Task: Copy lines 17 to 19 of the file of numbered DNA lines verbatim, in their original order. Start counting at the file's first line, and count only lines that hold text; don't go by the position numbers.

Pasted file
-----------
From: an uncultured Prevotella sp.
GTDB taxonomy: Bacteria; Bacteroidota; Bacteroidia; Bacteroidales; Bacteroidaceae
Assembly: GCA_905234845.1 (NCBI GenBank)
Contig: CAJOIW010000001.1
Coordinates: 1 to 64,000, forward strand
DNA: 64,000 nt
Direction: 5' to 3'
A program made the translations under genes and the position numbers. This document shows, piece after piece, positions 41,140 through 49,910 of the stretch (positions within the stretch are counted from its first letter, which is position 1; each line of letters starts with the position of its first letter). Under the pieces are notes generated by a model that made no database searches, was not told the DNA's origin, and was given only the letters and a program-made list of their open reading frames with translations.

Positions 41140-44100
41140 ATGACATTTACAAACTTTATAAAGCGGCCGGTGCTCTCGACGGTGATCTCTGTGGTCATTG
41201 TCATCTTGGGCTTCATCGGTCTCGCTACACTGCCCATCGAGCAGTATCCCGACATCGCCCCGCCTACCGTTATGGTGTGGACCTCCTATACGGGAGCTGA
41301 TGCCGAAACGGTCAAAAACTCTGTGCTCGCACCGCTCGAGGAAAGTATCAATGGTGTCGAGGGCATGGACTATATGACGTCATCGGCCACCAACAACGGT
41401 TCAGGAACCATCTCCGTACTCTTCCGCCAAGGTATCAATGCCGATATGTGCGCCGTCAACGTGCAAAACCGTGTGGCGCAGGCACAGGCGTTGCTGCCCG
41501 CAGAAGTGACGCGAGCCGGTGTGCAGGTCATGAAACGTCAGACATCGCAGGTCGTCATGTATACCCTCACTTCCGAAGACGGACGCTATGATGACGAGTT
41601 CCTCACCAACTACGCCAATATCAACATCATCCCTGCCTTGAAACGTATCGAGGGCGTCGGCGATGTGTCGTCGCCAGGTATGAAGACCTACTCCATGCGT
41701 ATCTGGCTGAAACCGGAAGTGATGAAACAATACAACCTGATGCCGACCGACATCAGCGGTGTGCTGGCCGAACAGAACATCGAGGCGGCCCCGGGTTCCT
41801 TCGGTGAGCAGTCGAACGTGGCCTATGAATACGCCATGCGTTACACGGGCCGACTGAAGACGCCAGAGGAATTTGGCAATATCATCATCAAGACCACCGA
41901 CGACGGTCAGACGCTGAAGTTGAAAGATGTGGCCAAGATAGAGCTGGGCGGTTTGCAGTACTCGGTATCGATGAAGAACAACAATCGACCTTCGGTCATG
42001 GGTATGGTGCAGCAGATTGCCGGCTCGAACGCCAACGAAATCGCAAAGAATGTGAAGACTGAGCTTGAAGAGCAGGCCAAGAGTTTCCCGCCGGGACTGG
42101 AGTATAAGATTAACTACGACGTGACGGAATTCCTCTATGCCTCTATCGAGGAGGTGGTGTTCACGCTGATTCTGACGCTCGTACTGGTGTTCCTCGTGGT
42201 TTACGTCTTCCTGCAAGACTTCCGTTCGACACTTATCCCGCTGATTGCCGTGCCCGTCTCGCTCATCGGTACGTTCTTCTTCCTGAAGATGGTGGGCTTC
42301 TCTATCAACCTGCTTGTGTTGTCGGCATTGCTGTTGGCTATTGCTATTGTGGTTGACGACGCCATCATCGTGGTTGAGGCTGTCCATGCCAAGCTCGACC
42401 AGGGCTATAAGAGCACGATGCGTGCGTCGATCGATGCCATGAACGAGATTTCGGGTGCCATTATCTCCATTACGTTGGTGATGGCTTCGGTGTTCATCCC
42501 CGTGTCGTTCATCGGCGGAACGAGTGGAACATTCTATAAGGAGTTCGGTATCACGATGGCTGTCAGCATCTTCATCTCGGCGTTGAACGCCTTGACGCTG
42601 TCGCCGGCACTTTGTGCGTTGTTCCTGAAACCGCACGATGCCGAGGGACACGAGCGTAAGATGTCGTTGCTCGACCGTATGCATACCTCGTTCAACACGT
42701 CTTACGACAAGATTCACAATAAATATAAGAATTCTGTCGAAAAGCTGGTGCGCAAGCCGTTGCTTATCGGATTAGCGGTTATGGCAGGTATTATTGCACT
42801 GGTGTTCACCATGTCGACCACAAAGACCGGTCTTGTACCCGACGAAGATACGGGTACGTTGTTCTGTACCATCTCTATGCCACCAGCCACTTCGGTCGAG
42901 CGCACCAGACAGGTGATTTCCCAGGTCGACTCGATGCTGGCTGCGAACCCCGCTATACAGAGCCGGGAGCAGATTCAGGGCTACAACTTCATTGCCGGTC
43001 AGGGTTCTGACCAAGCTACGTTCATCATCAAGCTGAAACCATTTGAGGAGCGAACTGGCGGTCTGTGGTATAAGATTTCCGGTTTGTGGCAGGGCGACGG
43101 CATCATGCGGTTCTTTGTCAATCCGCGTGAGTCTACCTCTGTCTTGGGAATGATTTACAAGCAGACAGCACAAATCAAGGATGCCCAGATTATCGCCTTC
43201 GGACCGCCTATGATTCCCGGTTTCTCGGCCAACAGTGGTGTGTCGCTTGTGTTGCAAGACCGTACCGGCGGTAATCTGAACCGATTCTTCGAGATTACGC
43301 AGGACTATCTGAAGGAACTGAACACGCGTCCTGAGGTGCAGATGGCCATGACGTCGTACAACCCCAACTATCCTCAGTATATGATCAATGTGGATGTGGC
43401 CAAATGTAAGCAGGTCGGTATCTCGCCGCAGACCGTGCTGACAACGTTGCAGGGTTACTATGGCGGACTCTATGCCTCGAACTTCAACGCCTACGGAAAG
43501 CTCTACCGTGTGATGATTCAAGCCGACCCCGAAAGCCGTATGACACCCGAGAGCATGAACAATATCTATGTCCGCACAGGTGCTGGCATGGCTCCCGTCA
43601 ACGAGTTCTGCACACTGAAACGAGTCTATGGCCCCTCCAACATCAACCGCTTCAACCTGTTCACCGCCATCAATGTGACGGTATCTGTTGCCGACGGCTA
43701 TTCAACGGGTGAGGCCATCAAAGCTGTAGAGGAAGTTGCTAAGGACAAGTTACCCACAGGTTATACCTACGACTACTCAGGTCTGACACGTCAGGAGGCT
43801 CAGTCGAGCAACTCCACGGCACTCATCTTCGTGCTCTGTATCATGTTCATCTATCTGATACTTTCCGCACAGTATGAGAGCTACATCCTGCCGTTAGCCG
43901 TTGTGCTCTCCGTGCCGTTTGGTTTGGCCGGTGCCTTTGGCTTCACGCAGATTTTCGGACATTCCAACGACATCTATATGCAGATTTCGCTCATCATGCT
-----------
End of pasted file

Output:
41801 TCGGTGAGCAGTCGAACGTGGCCTATGAATACGCCATGCGTTACACGGGCCGACTGAAGACGCCAGAGGAATTTGGCAATATCATCATCAAGACCACCGA
41901 CGACGGTCAGACGCTGAAGTTGAAAGATGTGGCCAAGATAGAGCTGGGCGGTTTGCAGTACTCGGTATCGATGAAGAACAACAATCGACCTTCGGTCATG
42001 GGTATGGTGCAGCAGATTGCCGGCTCGAACGCCAACGAAATCGCAAAGAATGTGAAGACTGAGCTTGAAGAGCAGGCCAAGAGTTTCCCGCCGGGACTGG